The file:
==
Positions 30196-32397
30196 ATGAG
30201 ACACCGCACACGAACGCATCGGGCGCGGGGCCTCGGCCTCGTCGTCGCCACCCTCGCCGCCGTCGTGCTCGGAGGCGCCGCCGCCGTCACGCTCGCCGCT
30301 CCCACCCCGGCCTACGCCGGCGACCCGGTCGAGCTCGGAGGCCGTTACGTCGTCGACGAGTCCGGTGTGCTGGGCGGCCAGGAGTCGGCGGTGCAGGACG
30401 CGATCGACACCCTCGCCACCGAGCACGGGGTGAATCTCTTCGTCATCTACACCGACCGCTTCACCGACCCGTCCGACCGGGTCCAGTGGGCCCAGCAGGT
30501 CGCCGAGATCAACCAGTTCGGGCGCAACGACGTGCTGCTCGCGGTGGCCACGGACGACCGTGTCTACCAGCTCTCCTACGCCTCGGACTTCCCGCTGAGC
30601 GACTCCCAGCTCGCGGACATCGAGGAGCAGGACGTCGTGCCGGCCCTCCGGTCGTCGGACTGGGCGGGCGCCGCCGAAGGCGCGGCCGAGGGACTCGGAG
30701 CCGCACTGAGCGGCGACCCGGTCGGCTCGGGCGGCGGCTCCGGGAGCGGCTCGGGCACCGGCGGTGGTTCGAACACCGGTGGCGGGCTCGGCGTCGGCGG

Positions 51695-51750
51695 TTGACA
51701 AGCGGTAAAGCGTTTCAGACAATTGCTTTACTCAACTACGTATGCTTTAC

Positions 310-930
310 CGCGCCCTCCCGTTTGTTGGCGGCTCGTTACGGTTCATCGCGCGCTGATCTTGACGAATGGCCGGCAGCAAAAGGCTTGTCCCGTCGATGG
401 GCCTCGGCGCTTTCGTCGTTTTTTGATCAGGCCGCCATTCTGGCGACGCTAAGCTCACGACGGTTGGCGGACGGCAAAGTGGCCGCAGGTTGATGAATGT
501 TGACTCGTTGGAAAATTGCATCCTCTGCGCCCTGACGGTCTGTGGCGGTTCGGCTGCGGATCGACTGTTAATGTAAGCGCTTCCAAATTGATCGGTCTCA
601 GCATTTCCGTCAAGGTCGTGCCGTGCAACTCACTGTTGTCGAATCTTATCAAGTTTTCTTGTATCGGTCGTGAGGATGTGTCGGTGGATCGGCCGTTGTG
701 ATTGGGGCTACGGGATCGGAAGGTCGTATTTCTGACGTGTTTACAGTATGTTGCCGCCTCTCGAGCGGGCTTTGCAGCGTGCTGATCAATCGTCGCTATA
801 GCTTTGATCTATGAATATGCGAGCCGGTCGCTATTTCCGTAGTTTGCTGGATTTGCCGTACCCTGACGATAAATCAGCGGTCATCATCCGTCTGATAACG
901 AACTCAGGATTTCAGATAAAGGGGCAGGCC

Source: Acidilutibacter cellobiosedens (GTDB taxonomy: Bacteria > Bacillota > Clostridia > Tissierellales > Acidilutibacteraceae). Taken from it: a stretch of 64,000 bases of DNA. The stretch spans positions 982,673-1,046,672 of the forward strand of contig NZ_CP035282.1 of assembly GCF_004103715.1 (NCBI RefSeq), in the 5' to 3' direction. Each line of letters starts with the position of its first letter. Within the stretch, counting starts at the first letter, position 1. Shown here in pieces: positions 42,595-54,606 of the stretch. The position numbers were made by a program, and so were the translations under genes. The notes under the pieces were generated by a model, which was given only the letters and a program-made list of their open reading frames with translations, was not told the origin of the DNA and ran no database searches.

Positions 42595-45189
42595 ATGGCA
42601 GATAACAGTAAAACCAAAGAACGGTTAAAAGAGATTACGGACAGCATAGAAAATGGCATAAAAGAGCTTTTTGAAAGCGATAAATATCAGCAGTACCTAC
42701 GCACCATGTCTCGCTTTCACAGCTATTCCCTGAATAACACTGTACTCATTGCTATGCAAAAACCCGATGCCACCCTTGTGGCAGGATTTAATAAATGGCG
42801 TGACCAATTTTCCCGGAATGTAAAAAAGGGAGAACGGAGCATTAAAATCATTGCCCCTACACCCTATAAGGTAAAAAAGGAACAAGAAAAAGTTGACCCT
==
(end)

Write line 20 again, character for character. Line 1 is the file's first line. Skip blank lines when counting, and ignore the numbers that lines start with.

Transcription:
Source: Acidilutibacter cellobiosedens (GTDB taxonomy: Bacteria > Bacillota > Clostridia > Tissierellales > Acidilutibacteraceae). Taken from it: a stretch of 64,000 bases of DNA. The stretch spans positions 982,673-1,046,672 of the forward strand of contig NZ_CP035282.1 of assembly GCF_004103715.1 (NCBI RefSeq), in the 5' to 3' direction. Each line of letters starts with the position of its first letter. Within the stretch, counting starts at the first letter, position 1. Shown here in pieces: positions 42,595-54,606 of the stretch. The position numbers were made by a program, and so were the translations under genes. The notes under the pieces were generated by a model, which was given only the letters and a program-made list of their open reading frames with translations, was not told the origin of the DNA and ran no database searches.